When a situation arises, police officers are typically the first on the scene, but unfortunately, not all have proper training on how to effectively handle trauma cases. It’s important for officers to be aware of how trauma presents itself in individuals. This way when they arrive on the scene we can avoid re-traumatizing the victim and provide correct strategies for respectfully handling the situation at hand.
Sherrie partnered with Chief Wiley Gammon, Atlanta Metropolitan College’s Chief of Police, to aim to educate officers about trauma-informed responses. Chief Gammon took it upon himself to complete over 100 hours of continuing education. He is committed to changing the misconceptions of trauma in the campus police force.
Sherrie is available to present to campus and city police officers on characteristics and behaviors individuals may hold when processing trauma, how to develop trauma-informed responses, and how to provide strategies for future scenarios.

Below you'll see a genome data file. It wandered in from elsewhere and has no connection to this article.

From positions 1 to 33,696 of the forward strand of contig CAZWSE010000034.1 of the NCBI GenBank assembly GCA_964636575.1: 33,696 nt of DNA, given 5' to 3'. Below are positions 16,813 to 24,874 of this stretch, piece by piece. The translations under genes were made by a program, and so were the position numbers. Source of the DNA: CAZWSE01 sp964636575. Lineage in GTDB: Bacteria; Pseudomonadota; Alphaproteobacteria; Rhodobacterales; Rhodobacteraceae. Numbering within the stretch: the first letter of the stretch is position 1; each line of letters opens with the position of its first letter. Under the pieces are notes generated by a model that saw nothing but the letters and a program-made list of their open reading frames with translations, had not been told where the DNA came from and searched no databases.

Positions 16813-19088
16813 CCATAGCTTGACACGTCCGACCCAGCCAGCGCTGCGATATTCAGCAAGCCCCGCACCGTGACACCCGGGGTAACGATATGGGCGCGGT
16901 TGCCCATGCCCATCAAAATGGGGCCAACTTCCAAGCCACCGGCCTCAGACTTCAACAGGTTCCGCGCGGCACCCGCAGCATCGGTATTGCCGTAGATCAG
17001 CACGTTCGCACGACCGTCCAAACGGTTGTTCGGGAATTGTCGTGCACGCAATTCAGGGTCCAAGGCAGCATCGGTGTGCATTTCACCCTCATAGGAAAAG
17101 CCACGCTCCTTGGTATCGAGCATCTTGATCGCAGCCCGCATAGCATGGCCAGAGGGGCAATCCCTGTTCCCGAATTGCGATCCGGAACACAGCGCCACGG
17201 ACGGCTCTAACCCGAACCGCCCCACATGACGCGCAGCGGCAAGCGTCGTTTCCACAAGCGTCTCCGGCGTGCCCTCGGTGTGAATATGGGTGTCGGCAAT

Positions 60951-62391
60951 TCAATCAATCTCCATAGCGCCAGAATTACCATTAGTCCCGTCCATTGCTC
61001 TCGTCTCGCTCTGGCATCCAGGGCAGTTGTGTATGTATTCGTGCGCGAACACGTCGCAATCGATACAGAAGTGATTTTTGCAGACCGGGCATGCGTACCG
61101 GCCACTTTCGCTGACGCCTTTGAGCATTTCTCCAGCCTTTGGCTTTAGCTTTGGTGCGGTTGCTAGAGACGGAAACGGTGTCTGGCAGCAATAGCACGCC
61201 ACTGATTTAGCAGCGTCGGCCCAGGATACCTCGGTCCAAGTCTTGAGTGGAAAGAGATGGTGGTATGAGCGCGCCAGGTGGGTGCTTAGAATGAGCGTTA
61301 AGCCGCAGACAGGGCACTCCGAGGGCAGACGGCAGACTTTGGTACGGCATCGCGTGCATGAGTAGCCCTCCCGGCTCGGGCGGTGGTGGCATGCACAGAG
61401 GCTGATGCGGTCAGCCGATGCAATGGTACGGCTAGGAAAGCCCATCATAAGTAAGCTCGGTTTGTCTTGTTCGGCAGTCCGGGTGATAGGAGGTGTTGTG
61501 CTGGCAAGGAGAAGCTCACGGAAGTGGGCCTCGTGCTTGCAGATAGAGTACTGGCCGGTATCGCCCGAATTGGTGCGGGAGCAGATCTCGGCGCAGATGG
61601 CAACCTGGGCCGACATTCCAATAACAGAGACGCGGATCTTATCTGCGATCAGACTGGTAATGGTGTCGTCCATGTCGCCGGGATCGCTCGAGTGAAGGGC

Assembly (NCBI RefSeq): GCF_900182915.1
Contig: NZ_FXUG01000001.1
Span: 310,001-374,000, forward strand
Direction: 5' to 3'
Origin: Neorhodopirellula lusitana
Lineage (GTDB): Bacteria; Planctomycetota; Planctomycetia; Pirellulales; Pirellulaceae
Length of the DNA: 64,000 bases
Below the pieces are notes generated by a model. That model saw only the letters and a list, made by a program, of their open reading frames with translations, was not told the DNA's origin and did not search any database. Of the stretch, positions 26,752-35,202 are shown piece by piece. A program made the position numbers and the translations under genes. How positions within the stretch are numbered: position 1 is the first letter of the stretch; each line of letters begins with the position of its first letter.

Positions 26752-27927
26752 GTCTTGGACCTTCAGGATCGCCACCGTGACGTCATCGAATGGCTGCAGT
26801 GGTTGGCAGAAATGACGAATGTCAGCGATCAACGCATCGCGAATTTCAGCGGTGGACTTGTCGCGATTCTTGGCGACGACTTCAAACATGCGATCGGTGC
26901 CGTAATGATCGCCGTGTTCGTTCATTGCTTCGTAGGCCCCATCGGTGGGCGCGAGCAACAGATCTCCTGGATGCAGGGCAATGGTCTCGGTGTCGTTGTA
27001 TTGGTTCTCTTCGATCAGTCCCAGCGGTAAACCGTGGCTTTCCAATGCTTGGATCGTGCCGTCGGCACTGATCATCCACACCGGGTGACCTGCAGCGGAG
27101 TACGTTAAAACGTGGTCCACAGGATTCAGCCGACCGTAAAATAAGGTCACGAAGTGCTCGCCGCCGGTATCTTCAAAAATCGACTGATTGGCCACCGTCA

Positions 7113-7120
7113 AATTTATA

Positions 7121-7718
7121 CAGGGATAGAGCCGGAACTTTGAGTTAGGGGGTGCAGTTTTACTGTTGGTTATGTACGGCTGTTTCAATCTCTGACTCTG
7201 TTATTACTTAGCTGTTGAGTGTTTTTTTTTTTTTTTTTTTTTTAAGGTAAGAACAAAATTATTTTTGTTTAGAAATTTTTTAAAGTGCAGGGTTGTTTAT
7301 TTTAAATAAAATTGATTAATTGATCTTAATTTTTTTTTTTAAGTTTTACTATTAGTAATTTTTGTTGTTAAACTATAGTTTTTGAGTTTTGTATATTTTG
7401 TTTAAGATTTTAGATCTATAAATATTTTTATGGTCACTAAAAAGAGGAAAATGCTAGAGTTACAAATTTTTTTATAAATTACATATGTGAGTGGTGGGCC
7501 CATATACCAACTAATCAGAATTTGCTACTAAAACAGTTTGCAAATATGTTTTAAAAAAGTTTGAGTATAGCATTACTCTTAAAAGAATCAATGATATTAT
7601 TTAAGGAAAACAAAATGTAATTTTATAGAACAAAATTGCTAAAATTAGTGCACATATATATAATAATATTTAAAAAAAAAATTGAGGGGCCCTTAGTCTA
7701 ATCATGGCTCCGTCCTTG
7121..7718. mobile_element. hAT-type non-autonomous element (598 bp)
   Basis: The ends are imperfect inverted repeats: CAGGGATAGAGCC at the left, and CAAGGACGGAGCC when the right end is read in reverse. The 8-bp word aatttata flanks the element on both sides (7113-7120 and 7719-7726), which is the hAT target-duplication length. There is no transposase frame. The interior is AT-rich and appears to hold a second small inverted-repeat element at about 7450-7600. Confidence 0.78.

One of the most important pieces of knowledge I seek to help officers understand is how trauma appears in a victim when they’re recalling their experience.
A trauma victim’s recollection of the assault will most likely come back in broken fragments or bits and pieces. Victims will appear very anxious, nervous, and could even be acting strange (laughing, smiling, shaking, etc.). Police are taught to interpret this body language as lying. When in fact, it’s merely trauma presenting itself in the victim’s body.
It’s imperative that our officers receive more than the current two hours of trauma training that’s required. Only 5% of sexual assault reports are false reported, but police officers don’t understand how trauma presents itself in the body. Therefore they’re more likely to not believe what a victim is saying. This is an issue that needs to be addressed.